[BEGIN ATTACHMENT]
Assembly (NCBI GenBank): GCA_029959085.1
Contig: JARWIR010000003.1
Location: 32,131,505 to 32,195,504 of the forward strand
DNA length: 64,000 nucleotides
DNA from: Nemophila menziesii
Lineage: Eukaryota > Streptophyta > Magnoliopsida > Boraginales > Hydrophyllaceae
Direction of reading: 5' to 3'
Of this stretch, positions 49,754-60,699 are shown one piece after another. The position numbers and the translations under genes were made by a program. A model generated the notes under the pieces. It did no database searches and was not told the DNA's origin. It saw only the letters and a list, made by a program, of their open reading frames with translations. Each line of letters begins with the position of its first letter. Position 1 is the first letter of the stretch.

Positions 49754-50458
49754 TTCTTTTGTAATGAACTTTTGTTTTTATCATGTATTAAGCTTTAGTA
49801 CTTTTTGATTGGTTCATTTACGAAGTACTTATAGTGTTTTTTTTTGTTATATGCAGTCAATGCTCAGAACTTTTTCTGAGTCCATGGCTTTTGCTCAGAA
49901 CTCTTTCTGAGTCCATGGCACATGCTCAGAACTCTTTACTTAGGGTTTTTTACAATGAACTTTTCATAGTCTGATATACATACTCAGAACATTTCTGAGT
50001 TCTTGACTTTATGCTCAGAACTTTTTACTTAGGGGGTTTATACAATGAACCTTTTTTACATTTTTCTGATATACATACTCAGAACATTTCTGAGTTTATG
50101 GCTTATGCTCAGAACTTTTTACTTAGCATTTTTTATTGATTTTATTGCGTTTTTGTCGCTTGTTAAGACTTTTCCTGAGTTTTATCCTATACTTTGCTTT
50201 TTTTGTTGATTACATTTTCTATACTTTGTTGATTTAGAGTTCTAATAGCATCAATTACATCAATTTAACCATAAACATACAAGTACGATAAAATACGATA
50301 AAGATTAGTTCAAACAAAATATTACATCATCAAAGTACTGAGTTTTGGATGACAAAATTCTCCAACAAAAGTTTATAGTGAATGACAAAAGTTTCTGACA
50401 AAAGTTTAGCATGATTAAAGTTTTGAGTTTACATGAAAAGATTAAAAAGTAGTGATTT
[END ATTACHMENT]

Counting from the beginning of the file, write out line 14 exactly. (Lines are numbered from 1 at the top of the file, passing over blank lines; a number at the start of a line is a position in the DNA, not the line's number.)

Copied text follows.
50101 GCTTATGCTCAGAACTTTTTACTTAGCATTTTTTATTGATTTTATTGCGTTTTTGTCGCTTGTTAAGACTTTTCCTGAGTTTTATCCTATACTTTGCTTT